Iain McGaw thought it was odd his cats weren’t at the door to greet him when he arrived home from his seven-week-long trip last summer.
He had hired a petsitter while he was gone and received word from her just the day before that the cats were fine.
But things were far from fine.
His beloved animals were missing and he was worried.
For 20 minutes, he scoured the house looking for Tabitha and Snuffy — searching under beds, rummaging through closets and drawers and shaking out storage boxes.
“I couldn’t find them anywhere,” he said.
McGaw recalled the day of July 4, 2010, while on the stand Tuesday at provincial court in St. John’s during the second day of the trial of Carlene Tracey Lovell.
Lovell is charged with animal cruety. The 29-year-old Paradise woman was a contract employee with now-defunct Creature Care, which closed soon after the accusations of animal neglect by Lovell came to light.
Police say Lovell had neglected to care for the animals and they died as a result, although they have never been found.
McGaw told the court that after searching inside and outside the house for the cats, he called Lovell, who assured him she had seen the cats the day before.
The litterbox was soiled with hardened feces and the cats’ bowls were filled with food and water.
When Lovell arrived at the house an hour later, she pointed to a basement window, which had an unsealed latch. She suggested the cats might have escaped or had been taken by an intruder.
But McGaw later dismissed that theory, since there were no signs of forced entry and no valuables in the house missing.
In court, he showed a diagram of the window. While the handle was not completely up, he said the window was still hooked.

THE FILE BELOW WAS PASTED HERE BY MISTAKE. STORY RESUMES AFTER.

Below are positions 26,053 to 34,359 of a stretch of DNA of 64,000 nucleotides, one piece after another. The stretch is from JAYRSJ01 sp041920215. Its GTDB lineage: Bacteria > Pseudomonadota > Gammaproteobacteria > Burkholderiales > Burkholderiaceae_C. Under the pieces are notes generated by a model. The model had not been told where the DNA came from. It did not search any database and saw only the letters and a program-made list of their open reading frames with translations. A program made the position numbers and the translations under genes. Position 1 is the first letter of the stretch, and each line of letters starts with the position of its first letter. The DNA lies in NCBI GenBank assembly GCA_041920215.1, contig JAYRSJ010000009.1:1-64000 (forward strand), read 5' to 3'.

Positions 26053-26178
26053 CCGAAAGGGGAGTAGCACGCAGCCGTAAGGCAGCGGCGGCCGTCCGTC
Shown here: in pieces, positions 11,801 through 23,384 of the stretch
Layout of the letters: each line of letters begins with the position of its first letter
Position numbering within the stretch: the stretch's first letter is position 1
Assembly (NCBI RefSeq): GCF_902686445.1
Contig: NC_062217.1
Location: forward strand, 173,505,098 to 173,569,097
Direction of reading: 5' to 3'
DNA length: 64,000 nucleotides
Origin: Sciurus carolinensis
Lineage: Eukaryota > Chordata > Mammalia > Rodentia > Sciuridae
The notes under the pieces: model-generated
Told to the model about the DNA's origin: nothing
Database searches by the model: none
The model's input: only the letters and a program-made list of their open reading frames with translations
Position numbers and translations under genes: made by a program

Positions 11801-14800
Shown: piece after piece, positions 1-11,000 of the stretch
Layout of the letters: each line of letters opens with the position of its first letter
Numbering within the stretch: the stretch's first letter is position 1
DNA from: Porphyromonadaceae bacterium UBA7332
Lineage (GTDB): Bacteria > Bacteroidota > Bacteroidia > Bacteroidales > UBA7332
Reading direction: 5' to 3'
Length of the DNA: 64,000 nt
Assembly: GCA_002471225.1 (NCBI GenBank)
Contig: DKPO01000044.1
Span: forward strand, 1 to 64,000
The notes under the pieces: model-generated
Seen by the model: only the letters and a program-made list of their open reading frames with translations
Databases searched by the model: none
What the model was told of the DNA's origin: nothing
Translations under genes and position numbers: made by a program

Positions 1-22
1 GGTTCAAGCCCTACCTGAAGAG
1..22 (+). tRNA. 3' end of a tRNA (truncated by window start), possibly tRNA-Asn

“The cats wouldn’t have been able to push against that to escape,” he testified. “To lift the latch completely takes a bit of force.”
There was no explanation.
“What happened to my cats?” McGaw said, recalling his confusion that day. “How did they disappear into thin air? …
“I asked her point blank, did they die in her care.”
Lovell continued to deny any wrongdoing.
But McGaw grew more suspicious after speaking to his neighbour, who said newspapers had been piling up on his doorstep for weeks. Before he left for his trip, McGaw had instructed Lovell to take in any newspaper flyers during her visits to the house.
That’s when he called police.
“It was hard to believe she would do anything to hurt them … but something doesn’t quite add up, …” said McGaw, a Memorial University biology professor.
“I was reluctant to press charges. I would feel terrible if she was wrongfully charged … but (the cats) didn’t just escape.”
But in cross-examination, defence lawyer Bob Buckingham attacked McGaw’s threatening attitude towards Lovell before the case came to trial.
He pointed to an email McGaw sent to victim services in April of this year.
It read: “I would like to see this go to trial, even if there’s not a conviction, to show she is up to something and to embarrass that nasty bitch and her squirm in front of a few spectators.”
McGaw explained he was upset about what happened to his cats.
Buckingham then showed McGaw another document, which he said had been sent to Lovell, threatening her.
“You should change your plea to guilty,” the document read. “You are a nasty bitch and you need to be punished.”
McGaw denied having anything to do with that letter.
“It’s the first time in my life I’ve seen it …,” he said.
“I’m not stupid enough to do something like that.”
McGaw explained he wanted the case to go to trial so the evidence could be heard and a judge render a fair judgment.
Lovell was again absent from proceedings. She’s not required to be there, since it’s a summary offence, which means, if convicted, the sentence will be less severe.
Outside court, Buckingham would not confirm to reporters if he plans to put Lovell on the stand when the case resumes Aug. 17.